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Review: 9. The Lost Gate by Orson Scott Card...

January 17, 2011
I haven't read Orson Scott Card since Ender's Game a loooooooong time ago, and I'm not quite sure why, except maybe my reading tastes got distracted...

the lost gate
Title: The Lost Gate (Mither Mages #1)
Author: Orson Scott Card
ISBN-13: 9780765326577
ARC: 378 pages
Publisher: Tom Doherty Associates LLC, 2011
Purchase at IndieBound, Amazon, The Book Depository
Source: Media Masters Publicity

drey's thoughts:
Danny North reminds me of my son's favorite character: Hiccup Horrendous Haddock III, from Cressida Cowell's How to Train Your Dragon books. Hiccup can't do anything remotely Viking-ish, Danny can't do anything North-ish. Hiccup's dad is the leader of their Viking clan, Danny's parents are the leaders of the North clan. Hiccup overcomes it all by training a dragon and showing his clan how they can live peacefully side-by-side with dragons, Danny runs away. Hmm, I guess they're not quite exactly the same after all...

Orson Scott Card has created a version of our world where the ancient Gods are stuck on Earth with diminishing powers, forever locked away from their home world of Westil, because a gatemage locked all the gates between the two worlds. Keeping to themselves, they live in compounds where each Family stays away from the other clans and from humans (or drowthers, as we're referred to). The Norths have the dubious distinction of having produced the last Gatemage, and are therefore now banned from having another. Too bad for Danny, as that's what it looks like he's going to turn out to be. So, before he can be dragged away to Hammernip Hill, Danny runs away.

Left to fend for himself in the regular world, Danny has to survive on his wits (and his sass). Luckily for him, he finds someone to help him, though that relationship becomes increasingly lopsided as Danny's abilities are discovered. I'm honestly surprised Danny makes it as far as he does, and in one piece. He's not the most surreptitious runaway, but then again I guess that's not a word that describes thirteen-year-olds best.

The other part of The Lost Gate takes place in the world of Westil, where a man-in-a-tree works his way out of said tree, then finds himself embroiled in royal intrigue and politics. Finding out that his actions has very real consequences, he starts setting things right. But some things cannot be undone...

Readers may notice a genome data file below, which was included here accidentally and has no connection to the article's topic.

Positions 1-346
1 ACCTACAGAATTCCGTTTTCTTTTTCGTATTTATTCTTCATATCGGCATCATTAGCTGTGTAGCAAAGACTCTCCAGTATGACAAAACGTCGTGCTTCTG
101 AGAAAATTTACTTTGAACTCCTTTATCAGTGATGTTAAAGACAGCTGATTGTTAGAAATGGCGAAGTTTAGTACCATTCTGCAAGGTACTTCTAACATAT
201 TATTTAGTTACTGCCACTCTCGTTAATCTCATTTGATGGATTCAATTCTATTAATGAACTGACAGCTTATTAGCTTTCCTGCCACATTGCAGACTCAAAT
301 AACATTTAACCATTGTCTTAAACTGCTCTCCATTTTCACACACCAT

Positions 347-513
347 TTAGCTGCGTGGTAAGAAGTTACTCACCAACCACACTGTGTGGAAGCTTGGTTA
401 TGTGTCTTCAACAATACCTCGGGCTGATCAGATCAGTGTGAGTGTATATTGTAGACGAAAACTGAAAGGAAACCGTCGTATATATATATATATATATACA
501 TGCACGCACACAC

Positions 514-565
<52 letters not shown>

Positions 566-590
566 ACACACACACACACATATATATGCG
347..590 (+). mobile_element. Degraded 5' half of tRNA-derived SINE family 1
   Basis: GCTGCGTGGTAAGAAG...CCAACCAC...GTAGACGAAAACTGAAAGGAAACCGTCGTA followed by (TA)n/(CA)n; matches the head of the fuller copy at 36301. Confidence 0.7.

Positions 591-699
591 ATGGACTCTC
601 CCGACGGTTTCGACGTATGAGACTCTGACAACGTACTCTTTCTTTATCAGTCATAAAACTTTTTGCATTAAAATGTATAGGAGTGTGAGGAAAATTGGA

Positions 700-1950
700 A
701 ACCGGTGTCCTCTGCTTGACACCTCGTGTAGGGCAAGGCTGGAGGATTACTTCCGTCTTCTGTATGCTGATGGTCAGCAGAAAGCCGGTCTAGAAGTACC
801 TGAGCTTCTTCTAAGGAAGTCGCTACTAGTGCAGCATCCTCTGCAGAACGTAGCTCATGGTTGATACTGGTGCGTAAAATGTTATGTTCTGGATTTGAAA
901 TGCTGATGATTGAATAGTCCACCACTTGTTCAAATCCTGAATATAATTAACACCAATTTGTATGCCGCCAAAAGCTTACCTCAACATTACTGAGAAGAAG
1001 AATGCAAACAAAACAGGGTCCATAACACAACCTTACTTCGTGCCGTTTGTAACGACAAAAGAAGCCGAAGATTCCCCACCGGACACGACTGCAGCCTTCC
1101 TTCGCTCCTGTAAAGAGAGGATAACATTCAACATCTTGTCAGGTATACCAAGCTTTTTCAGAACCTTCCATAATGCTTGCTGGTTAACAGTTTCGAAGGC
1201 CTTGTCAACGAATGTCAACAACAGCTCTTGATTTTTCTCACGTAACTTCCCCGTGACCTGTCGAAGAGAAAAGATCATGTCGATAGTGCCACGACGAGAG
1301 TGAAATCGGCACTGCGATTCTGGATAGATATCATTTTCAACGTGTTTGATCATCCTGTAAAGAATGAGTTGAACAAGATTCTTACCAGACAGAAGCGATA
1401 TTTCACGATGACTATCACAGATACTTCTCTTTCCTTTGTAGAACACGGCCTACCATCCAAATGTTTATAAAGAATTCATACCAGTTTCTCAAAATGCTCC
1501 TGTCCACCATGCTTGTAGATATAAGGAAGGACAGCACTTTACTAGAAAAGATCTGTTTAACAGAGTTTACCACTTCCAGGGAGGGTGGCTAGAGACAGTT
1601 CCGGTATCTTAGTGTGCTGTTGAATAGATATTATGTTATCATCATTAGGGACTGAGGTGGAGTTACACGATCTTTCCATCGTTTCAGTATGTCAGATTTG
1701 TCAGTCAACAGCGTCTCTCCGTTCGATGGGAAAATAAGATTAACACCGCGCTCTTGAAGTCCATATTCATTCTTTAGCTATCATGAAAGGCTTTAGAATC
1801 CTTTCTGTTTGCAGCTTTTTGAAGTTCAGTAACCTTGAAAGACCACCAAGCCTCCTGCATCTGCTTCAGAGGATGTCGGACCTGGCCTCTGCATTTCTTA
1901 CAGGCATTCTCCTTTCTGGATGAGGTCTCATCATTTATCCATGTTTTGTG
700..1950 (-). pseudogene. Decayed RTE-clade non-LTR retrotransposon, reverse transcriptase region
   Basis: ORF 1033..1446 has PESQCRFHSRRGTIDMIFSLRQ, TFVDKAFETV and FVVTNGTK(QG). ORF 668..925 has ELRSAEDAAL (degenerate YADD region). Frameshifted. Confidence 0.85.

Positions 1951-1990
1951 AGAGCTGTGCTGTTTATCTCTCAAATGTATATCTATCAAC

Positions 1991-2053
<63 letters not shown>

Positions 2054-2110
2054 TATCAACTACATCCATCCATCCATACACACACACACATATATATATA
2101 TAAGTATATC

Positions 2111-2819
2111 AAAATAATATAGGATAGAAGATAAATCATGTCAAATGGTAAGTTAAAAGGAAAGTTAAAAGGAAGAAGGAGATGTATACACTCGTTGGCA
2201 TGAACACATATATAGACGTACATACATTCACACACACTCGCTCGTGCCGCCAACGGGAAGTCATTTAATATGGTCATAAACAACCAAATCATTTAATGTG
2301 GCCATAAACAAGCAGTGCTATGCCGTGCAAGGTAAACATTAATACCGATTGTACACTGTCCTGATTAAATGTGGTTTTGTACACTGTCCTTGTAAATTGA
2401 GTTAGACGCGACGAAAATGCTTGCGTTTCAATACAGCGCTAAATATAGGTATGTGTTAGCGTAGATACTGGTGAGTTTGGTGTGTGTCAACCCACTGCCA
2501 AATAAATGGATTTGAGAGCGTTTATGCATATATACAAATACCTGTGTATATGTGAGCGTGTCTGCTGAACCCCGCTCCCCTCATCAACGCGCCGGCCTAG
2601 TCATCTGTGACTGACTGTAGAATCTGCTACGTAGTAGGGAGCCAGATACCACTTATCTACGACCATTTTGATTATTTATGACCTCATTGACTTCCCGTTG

Character: Danny is an amusing boy who's sometimes a bit wiser than his years, and other times acts his age. He doesn't always makes the right decisions, and definitely has his bratty moments. But you know he's got a good heart, and you feel his wistfulness when he's sitting on the hill watching the high-schoolers... The foster parents he finds are just an eensy-weensy bit too perfect, and some of the sub-characters are downright boring--and it seems like they're all are six-degrees-of-separation related, which is a tad too co-incidental to me.

Pace & PlotThe Lost Gate moves along at a clip, and there are hardly any slow spots. Switching back and forth between Danny and Wad (i.e. man-who-used-to-be-in-the-tree) didn't seem to have any point, because they were such disparate stories, except for the magery. Speaking of which, I got really confused with all the different types of magic that the clans have, and how you're described by your abilities.

drey's rating: 3/5 Good: I expected better, but all in all this is a pretty darn good yarn for YA fantasy  fans. I will be reading the next one to see what Danny does next.

Have you read The Lost Gate? What did you think?


bermudaonion said...

My son was a huge Orson Scott Card fan when he was in middle school and high school. I wonder if he'd enjoy this now.

drey said...

He might... I just loaned my copy to a friend who was also a huge OSC fan, I'll let you know what his verdict is. :)

Becky said...

I enjoyed this one. I didn't "love" it like I have some of his other books. But I couldn't put it down either ;) I think some of this might be that it's the first in the series. I do think the second story will prove more relevant as the story is revealed.

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